Miss Muffin definitely marches to the beat of her own drum. So much so, in fact, that she has hinted that the drums are her next instrument of choice. I’m hoping that her guitar teacher can keep her entertained learning to play and write her own music at least until I graduated Tech.View full post
Life is complicated. There have been a lot of changes in my life the last few months. Some changes are really good, some changes are inconvenient, complicated and miserable, and some just require a little getting used to. School is in a holding pattern as I try to secure one semesters worth of aid or …View full post
The Outcast by Jolina Petersheim Rachel Stoltzfus never imagined she’d be the talk of her Old Order Mennonite community until whispers stir the moment her belly swells with new life. Unmarried and refusing to repent by naming the partner in her sin, Rachel feels the wrath of the religious sect as she is shunned by …View full post
Defending Jacob by William Landay Andy Barber has been an assistant district attorney for two decades. He is respected. Admired in the courtroom. Happy at home with the loves of his life, his wife, Laurie, and teenage son, Jacob.Then Andy’s quiet suburb is stunned by a shocking crime: a young boy stabbed to death in …View full post
Feed (The Newsflesh Trilogy) by Mira Grant The year was 2014. We had cured cancer. We had beaten the common cold. But in doing so we created something new, something terrible that no one could stop. The infection spread, virus blocks taking over bodies and minds with one, unstoppable command: FEED. Now, twenty years after …View full post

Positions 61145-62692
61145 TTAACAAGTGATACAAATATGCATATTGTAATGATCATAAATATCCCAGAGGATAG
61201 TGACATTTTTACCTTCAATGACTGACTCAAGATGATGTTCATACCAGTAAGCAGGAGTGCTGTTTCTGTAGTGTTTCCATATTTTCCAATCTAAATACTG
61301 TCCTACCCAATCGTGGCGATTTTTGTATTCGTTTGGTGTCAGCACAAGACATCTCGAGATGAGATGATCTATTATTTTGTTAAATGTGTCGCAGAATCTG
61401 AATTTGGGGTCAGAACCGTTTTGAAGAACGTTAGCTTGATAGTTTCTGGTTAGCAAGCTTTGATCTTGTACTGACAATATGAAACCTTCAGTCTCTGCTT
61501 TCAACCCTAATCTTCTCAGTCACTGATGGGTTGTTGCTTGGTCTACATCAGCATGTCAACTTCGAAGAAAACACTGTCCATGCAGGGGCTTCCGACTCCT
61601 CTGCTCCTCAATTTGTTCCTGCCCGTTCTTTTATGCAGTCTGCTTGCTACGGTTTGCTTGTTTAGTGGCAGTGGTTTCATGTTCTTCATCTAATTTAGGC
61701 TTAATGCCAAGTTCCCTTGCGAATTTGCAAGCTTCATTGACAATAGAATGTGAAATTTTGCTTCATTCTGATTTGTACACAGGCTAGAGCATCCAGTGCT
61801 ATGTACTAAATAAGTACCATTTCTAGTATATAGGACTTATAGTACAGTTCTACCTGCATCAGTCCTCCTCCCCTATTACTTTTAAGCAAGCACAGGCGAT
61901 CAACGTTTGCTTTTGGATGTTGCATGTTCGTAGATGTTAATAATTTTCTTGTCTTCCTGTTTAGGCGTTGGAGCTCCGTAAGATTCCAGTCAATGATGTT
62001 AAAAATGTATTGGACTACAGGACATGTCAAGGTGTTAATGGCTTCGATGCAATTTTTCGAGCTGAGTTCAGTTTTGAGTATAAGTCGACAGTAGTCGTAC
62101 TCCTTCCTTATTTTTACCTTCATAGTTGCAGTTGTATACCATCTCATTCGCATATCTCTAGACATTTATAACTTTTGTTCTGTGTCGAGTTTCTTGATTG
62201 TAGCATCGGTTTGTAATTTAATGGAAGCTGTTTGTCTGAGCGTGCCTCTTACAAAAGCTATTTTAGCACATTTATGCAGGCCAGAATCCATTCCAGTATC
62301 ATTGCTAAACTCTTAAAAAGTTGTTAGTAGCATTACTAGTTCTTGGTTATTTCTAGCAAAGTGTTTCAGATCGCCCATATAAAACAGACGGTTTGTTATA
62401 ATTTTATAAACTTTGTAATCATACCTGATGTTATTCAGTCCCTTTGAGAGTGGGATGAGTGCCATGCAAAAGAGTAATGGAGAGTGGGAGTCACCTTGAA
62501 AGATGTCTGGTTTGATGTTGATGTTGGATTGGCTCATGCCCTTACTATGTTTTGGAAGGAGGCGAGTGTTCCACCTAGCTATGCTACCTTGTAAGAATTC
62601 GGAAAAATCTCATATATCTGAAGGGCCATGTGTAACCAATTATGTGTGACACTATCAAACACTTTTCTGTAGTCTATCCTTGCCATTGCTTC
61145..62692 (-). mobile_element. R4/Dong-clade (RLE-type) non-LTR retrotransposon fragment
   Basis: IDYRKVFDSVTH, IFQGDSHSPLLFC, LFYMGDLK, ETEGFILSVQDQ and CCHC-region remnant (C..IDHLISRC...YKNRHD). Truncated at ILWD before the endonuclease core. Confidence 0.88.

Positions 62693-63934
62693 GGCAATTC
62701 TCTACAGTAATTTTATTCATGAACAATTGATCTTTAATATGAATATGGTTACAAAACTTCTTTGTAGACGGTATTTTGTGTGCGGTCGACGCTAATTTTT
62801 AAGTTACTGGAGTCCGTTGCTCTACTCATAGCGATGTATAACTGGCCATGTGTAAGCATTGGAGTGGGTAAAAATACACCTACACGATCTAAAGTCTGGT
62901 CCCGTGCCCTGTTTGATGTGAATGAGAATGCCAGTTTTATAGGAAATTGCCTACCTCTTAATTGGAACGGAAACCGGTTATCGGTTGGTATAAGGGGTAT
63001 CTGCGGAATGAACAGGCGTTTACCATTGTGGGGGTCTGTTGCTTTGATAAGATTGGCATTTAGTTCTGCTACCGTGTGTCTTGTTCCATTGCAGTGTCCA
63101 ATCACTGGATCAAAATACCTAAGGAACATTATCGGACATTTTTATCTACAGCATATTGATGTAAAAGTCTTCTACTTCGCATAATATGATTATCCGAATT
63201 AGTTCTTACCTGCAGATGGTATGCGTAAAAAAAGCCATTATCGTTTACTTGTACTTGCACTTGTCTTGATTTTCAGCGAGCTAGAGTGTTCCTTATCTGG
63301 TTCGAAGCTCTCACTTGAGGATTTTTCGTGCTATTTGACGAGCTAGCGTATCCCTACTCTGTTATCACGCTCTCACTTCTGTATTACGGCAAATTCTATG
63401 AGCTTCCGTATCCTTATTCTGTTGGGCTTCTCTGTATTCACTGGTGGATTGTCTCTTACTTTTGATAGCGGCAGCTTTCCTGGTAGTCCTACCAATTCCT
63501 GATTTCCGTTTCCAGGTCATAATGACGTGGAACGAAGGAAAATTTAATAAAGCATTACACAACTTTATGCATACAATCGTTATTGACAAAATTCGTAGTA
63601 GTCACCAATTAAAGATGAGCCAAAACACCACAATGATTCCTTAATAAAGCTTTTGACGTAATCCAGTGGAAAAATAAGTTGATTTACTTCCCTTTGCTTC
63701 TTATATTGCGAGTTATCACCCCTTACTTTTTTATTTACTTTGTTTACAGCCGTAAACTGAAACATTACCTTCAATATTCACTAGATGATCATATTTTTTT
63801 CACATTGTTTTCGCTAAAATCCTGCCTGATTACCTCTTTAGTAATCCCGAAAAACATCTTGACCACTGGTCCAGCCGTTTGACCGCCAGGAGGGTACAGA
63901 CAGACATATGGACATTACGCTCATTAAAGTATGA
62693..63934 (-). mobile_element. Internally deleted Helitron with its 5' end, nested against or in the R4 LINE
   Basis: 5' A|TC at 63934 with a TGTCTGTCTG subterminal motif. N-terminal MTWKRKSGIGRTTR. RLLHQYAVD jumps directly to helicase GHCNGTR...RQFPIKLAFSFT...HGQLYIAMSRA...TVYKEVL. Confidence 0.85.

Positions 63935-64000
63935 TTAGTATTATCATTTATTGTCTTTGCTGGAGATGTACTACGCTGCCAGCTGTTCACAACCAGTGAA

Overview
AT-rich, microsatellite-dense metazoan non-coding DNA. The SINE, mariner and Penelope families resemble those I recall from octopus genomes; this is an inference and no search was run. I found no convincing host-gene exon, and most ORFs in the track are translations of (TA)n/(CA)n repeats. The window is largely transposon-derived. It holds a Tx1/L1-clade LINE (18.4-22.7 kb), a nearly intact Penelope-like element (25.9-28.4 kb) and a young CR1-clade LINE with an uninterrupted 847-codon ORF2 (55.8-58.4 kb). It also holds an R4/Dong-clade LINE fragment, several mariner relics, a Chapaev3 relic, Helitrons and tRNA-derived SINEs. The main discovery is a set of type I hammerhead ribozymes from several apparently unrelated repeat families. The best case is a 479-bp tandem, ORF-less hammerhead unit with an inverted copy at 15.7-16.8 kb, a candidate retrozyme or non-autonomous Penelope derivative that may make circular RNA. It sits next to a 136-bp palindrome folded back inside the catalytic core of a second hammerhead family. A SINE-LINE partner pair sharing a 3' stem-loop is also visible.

The end of a school semester is always a little crazy but this semester seemed even more so with a recorded presentation, a website, a paper, a board game, a full website proposal, a program, and a comprehensive programming final all coming due in a relatively short period of time. A professor from a previous semester described how she tried to spread the assignments out evenly over the semester as to not overload students and then she realized that every professor did this and students end up overwhelmed three or four times over. Is it any wonder I love my marketing professor who doesn’t believe in out of class assignments other than reading and who every semester decides to cancel the final exam and do an in class project instead. I did manage to read a little in April though…View full post